The United States has more lighthouses than any other country — around 700 of them — but only one of them is still regularly staffed instead of being automated. That would be Boston Light, which can be found on Little Brewster Island in the Boston Harbor Islands National Recreation Area. Before the advent of electric lights, “keeping a good light” required lighthouse keepers to tend to the actual lamp (which generally burned oil or kerosene), watch out for fog and sound fog signals, and perform housekeeping duties that included cleaning the lens. Today, lights are automatic, monitored by a remote control center and built with backup components that come online automatically if any portion of the system fails.
Built in 1716 and standing some 60 feet high, Boston Light has undergone significant changes throughout its 306-year tenure, but thanks to a law passed by the Senate at the behest of Massachusetts’ own Senator Ted Kennedy in 1989, it will remain staffed by a human in perpetuity. The law followed Boston Light being named a National Historic Landmark in 1964 and being listed on the National Register of Historic Places in 1987.
Such protections and distinctions are warranted: Boston Light is actually the first lighthouse built in the United States. It saw significant damage during the Revolutionary War, with the British occupying it (as well as Boston itself) from July 1775 until June 1776 — a siege that included several fires lit by patriots to undermine the British position, and culminated in the British blowing it up. Massachusetts rebuilt the structure in 1783, and it has stood ever since.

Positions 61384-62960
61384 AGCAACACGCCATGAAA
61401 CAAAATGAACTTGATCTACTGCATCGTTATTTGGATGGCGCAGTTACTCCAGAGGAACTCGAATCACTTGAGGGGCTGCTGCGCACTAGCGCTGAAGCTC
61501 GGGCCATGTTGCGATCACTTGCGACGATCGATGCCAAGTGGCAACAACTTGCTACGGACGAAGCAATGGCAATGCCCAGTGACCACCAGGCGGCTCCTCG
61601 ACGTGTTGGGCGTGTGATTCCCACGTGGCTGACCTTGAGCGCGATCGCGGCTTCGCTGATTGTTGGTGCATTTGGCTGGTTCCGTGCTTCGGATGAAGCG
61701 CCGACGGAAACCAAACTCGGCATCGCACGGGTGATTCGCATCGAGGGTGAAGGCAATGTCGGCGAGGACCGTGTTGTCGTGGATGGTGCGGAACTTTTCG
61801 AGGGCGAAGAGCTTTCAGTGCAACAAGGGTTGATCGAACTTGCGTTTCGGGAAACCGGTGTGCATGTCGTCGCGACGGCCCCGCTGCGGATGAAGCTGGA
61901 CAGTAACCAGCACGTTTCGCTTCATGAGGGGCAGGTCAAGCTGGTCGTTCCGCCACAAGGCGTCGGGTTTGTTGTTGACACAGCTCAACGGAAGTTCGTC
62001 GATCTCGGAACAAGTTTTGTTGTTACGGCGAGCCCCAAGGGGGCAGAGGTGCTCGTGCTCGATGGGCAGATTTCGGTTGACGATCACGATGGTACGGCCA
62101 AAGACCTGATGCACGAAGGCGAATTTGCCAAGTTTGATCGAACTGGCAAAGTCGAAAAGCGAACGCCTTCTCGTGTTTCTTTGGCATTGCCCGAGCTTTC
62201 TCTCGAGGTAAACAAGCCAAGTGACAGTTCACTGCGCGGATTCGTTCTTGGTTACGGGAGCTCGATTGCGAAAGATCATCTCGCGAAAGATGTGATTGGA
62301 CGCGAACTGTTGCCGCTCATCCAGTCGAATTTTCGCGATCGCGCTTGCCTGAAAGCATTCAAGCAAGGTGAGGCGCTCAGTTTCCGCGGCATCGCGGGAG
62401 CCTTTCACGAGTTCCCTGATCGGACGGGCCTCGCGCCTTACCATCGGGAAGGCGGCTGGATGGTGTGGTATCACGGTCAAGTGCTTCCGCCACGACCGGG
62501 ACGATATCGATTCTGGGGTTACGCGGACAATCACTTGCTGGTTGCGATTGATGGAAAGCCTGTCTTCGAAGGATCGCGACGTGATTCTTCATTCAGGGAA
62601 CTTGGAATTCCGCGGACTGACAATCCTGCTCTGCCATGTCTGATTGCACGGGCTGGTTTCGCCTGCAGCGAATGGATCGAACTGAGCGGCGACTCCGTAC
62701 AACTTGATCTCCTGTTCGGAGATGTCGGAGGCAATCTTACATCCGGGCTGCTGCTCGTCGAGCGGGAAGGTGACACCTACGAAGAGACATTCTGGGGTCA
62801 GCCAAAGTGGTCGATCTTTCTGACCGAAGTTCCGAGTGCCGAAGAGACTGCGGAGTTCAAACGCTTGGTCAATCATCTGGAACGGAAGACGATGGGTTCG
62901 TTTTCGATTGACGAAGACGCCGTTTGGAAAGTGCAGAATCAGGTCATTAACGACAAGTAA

The Lighthouse of Alexandria, also known as the Pharos of Alexandria, was the tallest human-made structure in the world when it was built in approximately 270 BCE — only the Great Pyramid of Giza, also in Egypt, rose higher. It’s considered the archetype of all lighthouses built in the thousands of years since, and was one of the Seven Wonders of the Ancient World along with the Great Pyramid, Hanging Gardens of Babylon, Statue of Zeus at Olympia, Temple of Artemis at Ephesus, Mausoleum at Halicarnassus, and Colossus of Rhodes. Designed by the Greek architect Sostratos during Ptolemy II's reign, it’s believed to have stood about 380 feet tall and was destroyed by a series of earthquakes between 956 and 1323 CE. Of the original Seven Wonders, only the Great Pyramid remains.